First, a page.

AEM stresses industry involvement in policy issues with the I Make America campaign, which is dedicated to advocating for policies that strengthen their industry and economic vitality. “The key is grassroots involvement by voting members,” said Yaksich. “We started the I Make America campaign to reach beyond the corporate CEOs.” The campaign is in its fourth year and is equipped with a mobile marketing tour featuring a video game component to reach different groups within companies.

Learn more in this interview: Interview with Nick Yaksich, AEM

Enogen Use Up as Syngenta Announces Sale

syngentaSyngenta made headlines this week with news that ChemChina, a Chinese state-owned company, has offered to acquire the company with the cash purchase of all Syngenta shares. The $43 billion deal must still be approved by two-thirds of Syngenta shareholders and receive regulatory approval.

During a call with reporters, Syngenta Chief Operating Officer Davor Piskof said the offer will allow Syngenta “to continue as a stand alone company,” and keep its commitment to research and innovation. “To ensure that Syngenta remains Syngenta (is) one of the most important elements of this transaction,” said Piskof, adding that it “helps preserve choice for growers at a time when we’re seeing a lot of consolidation.”

Enogen logoAt the same time, Syngenta announced its 2015 year end results, which includes significant growth in Enogen corn for ethanol production, despite an overall decline in sales of 11%.

“We continue to make very good progress with our Enogen trait offer for bio-ethanol plants, with now 18 plants contracted to receive Enogen corn and another 28 prospects that we are confident will be signing up during the course of this year,” said Piskof. The most recent plant to sign an agreement to use Enogen was Midwest Renewable Energy in December.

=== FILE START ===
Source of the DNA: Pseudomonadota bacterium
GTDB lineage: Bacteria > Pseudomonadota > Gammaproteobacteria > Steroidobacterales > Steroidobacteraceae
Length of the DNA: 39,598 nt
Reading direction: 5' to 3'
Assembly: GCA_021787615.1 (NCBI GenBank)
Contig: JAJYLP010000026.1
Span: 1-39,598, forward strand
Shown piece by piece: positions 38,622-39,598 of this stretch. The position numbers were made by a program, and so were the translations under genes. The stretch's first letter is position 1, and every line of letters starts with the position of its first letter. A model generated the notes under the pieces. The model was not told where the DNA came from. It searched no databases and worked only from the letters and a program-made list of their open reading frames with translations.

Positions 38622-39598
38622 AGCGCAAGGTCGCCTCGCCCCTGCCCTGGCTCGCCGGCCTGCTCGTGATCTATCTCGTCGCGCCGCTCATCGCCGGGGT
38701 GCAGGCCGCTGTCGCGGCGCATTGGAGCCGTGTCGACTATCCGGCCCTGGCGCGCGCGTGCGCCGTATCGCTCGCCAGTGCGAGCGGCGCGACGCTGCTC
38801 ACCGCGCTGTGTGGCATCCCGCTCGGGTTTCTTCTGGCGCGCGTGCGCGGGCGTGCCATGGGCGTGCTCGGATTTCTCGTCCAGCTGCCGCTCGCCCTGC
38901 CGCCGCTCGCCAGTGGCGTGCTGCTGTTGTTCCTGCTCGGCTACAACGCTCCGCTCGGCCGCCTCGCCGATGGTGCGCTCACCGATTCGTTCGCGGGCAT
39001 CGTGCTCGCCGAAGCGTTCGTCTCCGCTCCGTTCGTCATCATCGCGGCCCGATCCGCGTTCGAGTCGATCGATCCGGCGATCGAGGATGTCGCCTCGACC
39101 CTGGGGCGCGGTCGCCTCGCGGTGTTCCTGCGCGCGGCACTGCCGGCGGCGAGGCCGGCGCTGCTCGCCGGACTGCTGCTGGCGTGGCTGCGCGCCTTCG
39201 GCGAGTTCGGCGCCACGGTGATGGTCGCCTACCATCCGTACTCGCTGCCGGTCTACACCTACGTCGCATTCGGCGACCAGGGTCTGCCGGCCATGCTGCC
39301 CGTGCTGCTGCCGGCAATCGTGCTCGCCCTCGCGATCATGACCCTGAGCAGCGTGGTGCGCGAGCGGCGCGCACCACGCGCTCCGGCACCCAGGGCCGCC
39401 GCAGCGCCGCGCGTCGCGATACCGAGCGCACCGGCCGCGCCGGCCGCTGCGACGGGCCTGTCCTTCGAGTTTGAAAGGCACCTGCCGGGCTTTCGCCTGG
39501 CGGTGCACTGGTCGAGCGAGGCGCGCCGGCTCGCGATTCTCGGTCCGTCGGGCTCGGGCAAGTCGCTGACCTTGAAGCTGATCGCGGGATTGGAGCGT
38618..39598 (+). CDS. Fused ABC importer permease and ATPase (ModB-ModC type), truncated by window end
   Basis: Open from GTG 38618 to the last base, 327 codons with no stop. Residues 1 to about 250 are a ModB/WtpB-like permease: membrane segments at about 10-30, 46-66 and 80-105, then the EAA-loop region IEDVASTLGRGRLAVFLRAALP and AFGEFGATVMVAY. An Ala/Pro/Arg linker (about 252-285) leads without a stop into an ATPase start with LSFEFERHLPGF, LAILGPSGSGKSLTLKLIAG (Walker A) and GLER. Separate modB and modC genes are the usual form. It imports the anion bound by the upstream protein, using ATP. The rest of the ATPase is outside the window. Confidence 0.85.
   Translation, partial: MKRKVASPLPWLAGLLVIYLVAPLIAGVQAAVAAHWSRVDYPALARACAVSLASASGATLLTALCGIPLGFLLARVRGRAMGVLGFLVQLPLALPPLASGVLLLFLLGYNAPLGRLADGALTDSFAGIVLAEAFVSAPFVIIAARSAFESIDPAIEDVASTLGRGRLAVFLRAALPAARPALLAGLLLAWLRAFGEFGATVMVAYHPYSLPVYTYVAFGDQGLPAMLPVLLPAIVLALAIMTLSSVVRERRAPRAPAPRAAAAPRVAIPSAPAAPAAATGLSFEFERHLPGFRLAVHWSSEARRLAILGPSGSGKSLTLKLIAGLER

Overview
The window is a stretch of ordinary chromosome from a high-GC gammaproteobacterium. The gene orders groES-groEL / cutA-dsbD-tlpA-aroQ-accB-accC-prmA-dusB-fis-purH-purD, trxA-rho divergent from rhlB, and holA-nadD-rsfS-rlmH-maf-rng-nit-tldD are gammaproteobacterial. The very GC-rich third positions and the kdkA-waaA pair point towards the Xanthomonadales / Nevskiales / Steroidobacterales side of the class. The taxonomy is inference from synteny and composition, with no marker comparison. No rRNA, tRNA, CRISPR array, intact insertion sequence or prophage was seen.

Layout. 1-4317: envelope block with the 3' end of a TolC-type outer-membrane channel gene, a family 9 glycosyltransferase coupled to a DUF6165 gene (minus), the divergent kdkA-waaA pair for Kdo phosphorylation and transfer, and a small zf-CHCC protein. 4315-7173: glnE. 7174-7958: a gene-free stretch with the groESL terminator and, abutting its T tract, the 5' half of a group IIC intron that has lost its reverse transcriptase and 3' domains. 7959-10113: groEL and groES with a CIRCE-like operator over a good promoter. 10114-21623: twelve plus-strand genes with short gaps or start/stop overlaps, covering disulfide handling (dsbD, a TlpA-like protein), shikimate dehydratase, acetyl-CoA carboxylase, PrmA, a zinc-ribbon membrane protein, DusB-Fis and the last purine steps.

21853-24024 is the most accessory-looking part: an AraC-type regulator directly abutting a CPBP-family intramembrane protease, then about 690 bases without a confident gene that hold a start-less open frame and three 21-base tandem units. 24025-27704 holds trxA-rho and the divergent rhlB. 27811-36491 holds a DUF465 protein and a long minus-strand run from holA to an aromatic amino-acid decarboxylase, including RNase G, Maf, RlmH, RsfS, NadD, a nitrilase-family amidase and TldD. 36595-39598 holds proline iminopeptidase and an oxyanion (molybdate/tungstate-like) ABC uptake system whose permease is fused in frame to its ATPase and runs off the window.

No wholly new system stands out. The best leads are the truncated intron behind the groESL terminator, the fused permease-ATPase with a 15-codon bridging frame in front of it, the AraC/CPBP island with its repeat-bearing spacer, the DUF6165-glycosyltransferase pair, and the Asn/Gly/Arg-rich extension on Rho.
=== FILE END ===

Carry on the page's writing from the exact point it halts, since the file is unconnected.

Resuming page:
Learn more about Syngenta’s 2015 results and plans for ChemChina acquisition here: Syngenta COO Davor Piskof

USDA Scientists Develop Bio-Oil

The U.S. Department of Agriculture (USDA) has been working on creating better crude liquid from renewable resources to replace fossil-based fuel. Coined “bio-oil,” the renewable fuel is derived from agricultural waste such as non-food-grade plant matter procured from agricultural or household waste residue such as wood, switchgrass, and animal manures. The advanced biofuel is now a few steps closer to being able to be distilled at existing petroleum refineries.

TGRP mobile Unit

ARS scientists are testing this mobile pyrolysis system for on-farm production of bio-oil from agricultural waste.

The research team, headed by Agricultural Research Services (ARS) chemical engineer Akwasi Boateng with the Sustainable Biofuels and Coproducts Unit at the Eastern Regional Research Center in Wyndmoor, Pennsylvania, is working on a modified pyrolysis technique called “tail-gas reactive pyrolysis” (TGRP). Traditionally, pyrolysis is process that chemically decomposes plant and other organic matter using very high heat. This process is not compatible with current distillation equipment at petroleum biofineries due to its highly acidic and high oxygen content, and requires the addition of an expensive catalyst.

Now, however, using waste materials, bio-oils are being produced at an accelerated rate using a new high-output mobile processing unit funded by a Biomass Research and Development Initiative Grant from USDA’s National Institute of Food and Agriculture.  Instead of shipping large amounts of agricultural waste to a refinery plant at high cost, the mobile reactor allows conversion of the biomass into energy-dense bio-oil right on the farm. In addition, this bio-oil is a higher quality bio-oil that is more marketable to biofuel producers than bio-oil made from traditional pyrolysis methods.